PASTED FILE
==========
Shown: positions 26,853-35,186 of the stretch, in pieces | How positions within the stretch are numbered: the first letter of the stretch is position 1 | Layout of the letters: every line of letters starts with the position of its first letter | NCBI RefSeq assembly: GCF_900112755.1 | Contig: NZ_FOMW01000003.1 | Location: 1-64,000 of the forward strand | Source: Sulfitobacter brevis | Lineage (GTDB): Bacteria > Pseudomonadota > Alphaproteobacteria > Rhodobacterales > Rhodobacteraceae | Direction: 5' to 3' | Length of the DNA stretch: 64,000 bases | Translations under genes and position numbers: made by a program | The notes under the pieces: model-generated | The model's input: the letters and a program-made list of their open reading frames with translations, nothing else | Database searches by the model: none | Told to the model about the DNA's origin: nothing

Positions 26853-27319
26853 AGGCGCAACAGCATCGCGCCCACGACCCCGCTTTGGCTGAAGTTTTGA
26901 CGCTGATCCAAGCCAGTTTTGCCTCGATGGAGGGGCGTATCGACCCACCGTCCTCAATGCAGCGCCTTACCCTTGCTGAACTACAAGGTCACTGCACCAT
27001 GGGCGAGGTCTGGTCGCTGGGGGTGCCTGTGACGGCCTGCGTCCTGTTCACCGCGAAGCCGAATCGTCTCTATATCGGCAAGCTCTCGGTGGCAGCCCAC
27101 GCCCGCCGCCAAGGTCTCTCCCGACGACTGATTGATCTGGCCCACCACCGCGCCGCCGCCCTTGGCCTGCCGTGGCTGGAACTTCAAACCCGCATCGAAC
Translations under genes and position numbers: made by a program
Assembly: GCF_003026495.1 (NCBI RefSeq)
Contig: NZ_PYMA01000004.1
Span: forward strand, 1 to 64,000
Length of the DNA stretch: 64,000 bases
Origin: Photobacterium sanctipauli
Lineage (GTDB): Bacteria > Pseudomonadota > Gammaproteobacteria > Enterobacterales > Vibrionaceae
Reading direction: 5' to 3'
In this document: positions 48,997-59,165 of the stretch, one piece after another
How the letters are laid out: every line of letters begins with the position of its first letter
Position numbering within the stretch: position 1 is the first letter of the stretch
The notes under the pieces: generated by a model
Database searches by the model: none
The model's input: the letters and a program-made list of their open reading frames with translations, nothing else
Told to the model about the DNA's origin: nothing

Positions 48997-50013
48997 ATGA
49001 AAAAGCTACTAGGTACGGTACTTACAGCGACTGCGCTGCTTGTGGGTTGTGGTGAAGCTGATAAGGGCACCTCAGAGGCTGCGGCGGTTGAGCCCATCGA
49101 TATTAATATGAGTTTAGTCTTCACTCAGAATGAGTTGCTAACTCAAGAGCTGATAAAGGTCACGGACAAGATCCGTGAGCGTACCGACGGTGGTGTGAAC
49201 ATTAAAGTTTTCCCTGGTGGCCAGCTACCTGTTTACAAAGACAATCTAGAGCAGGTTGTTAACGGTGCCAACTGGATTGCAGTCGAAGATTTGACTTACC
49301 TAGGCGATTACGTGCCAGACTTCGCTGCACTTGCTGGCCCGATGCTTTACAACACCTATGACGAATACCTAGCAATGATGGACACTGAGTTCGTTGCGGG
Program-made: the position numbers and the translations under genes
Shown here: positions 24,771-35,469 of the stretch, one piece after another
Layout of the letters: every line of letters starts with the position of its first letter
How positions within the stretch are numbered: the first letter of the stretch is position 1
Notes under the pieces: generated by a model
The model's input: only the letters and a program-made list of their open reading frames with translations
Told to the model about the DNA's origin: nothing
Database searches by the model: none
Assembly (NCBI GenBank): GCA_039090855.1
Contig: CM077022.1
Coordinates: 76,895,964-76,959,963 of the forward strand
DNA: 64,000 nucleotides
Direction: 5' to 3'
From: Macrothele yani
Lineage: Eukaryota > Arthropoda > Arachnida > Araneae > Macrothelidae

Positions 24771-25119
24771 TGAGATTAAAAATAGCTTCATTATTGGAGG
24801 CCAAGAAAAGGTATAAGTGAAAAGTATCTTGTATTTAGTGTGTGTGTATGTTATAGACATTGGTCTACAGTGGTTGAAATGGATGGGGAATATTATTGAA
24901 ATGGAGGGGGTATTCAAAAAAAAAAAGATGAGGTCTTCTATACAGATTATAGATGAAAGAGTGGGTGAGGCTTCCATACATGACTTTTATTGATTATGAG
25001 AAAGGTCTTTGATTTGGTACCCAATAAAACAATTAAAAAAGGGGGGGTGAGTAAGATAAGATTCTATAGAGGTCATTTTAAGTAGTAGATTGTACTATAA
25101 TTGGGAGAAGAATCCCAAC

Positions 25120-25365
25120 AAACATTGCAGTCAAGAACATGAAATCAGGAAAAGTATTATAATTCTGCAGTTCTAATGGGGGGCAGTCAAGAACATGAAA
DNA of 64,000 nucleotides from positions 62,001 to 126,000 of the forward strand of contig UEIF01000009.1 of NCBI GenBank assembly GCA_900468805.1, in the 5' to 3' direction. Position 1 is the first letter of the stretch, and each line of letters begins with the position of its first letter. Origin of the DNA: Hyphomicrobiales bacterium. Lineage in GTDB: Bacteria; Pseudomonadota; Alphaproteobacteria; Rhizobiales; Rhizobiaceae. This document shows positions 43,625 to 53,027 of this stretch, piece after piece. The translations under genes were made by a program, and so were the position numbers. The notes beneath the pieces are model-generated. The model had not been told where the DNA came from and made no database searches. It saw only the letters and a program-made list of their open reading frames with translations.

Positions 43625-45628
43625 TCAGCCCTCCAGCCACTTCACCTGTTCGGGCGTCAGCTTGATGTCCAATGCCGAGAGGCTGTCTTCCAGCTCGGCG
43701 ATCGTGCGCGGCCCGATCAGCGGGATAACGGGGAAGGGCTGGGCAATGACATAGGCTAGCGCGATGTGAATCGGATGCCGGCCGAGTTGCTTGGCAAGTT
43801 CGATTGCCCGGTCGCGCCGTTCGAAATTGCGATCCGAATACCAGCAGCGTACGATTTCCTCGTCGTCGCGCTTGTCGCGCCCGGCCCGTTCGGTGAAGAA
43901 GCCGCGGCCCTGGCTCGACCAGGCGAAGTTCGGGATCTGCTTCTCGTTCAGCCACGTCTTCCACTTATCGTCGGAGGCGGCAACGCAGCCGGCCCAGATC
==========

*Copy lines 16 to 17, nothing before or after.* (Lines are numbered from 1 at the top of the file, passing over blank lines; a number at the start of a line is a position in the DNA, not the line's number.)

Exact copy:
How the letters are laid out: every line of letters begins with the position of its first letter
Position numbering within the stretch: position 1 is the first letter of the stretch